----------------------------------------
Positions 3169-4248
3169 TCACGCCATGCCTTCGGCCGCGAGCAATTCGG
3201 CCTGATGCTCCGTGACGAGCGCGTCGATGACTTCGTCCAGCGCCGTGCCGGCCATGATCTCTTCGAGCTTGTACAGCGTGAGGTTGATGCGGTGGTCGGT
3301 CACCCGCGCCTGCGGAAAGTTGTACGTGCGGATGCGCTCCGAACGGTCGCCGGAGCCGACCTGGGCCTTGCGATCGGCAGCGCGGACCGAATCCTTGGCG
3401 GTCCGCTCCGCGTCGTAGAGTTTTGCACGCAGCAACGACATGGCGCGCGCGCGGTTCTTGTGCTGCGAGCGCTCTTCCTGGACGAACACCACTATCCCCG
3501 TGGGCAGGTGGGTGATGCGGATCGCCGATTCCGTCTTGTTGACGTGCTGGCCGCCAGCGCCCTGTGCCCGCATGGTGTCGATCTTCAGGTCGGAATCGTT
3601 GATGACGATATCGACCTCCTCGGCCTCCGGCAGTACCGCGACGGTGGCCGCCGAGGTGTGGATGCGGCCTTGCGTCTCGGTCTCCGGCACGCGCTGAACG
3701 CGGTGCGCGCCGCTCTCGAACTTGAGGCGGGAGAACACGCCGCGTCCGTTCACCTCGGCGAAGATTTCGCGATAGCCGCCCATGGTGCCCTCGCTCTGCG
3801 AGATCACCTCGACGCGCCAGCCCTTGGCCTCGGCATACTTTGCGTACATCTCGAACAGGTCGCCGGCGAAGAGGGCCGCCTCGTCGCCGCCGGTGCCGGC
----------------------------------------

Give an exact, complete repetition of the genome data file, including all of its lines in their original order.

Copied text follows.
Positions 3169-4248
3169 TCACGCCATGCCTTCGGCCGCGAGCAATTCGG
3201 CCTGATGCTCCGTGACGAGCGCGTCGATGACTTCGTCCAGCGCCGTGCCGGCCATGATCTCTTCGAGCTTGTACAGCGTGAGGTTGATGCGGTGGTCGGT
3301 CACCCGCGCCTGCGGAAAGTTGTACGTGCGGATGCGCTCCGAACGGTCGCCGGAGCCGACCTGGGCCTTGCGATCGGCAGCGCGGACCGAATCCTTGGCG
3401 GTCCGCTCCGCGTCGTAGAGTTTTGCACGCAGCAACGACATGGCGCGCGCGCGGTTCTTGTGCTGCGAGCGCTCTTCCTGGACGAACACCACTATCCCCG
3501 TGGGCAGGTGGGTGATGCGGATCGCCGATTCCGTCTTGTTGACGTGCTGGCCGCCAGCGCCCTGTGCCCGCATGGTGTCGATCTTCAGGTCGGAATCGTT
3601 GATGACGATATCGACCTCCTCGGCCTCCGGCAGTACCGCGACGGTGGCCGCCGAGGTGTGGATGCGGCCTTGCGTCTCGGTCTCCGGCACGCGCTGAACG
3701 CGGTGCGCGCCGCTCTCGAACTTGAGGCGGGAGAACACGCCGCGTCCGTTCACCTCGGCGAAGATTTCGCGATAGCCGCCCATGGTGCCCTCGCTCTGCG
3801 AGATCACCTCGACGCGCCAGCCCTTGGCCTCGGCATACTTTGCGTACATCTCGAACAGGTCGCCGGCGAAGAGGGCCGCCTCGTCGCCGCCGGTGCCGGC